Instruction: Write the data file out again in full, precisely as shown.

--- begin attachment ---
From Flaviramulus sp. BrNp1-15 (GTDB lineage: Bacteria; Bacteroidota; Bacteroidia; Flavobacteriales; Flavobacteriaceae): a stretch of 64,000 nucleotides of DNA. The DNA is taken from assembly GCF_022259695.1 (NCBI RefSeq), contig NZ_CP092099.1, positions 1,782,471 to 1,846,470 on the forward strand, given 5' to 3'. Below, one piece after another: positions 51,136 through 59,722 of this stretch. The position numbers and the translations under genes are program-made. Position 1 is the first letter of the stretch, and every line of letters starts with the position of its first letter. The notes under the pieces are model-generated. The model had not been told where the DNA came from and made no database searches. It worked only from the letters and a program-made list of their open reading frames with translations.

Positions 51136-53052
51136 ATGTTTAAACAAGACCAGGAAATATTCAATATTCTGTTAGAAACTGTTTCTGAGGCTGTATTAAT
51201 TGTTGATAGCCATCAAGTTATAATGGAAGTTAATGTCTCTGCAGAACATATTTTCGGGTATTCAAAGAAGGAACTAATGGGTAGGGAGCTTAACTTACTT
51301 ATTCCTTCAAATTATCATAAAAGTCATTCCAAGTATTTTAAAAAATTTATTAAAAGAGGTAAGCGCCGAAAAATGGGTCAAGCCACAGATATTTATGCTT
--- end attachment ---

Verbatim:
From Flaviramulus sp. BrNp1-15 (GTDB lineage: Bacteria; Bacteroidota; Bacteroidia; Flavobacteriales; Flavobacteriaceae): a stretch of 64,000 nucleotides of DNA. The DNA is taken from assembly GCF_022259695.1 (NCBI RefSeq), contig NZ_CP092099.1, positions 1,782,471 to 1,846,470 on the forward strand, given 5' to 3'. Below, one piece after another: positions 51,136 through 59,722 of this stretch. The position numbers and the translations under genes are program-made. Position 1 is the first letter of the stretch, and every line of letters starts with the position of its first letter. The notes under the pieces are model-generated. The model had not been told where the DNA came from and made no database searches. It worked only from the letters and a program-made list of their open reading frames with translations.

Positions 51136-53052
51136 ATGTTTAAACAAGACCAGGAAATATTCAATATTCTGTTAGAAACTGTTTCTGAGGCTGTATTAAT
51201 TGTTGATAGCCATCAAGTTATAATGGAAGTTAATGTCTCTGCAGAACATATTTTCGGGTATTCAAAGAAGGAACTAATGGGTAGGGAGCTTAACTTACTT
51301 ATTCCTTCAAATTATCATAAAAGTCATTCCAAGTATTTTAAAAAATTTATTAAAAGAGGTAAGCGCCGAAAAATGGGTCAAGCCACAGATATTTATGCTT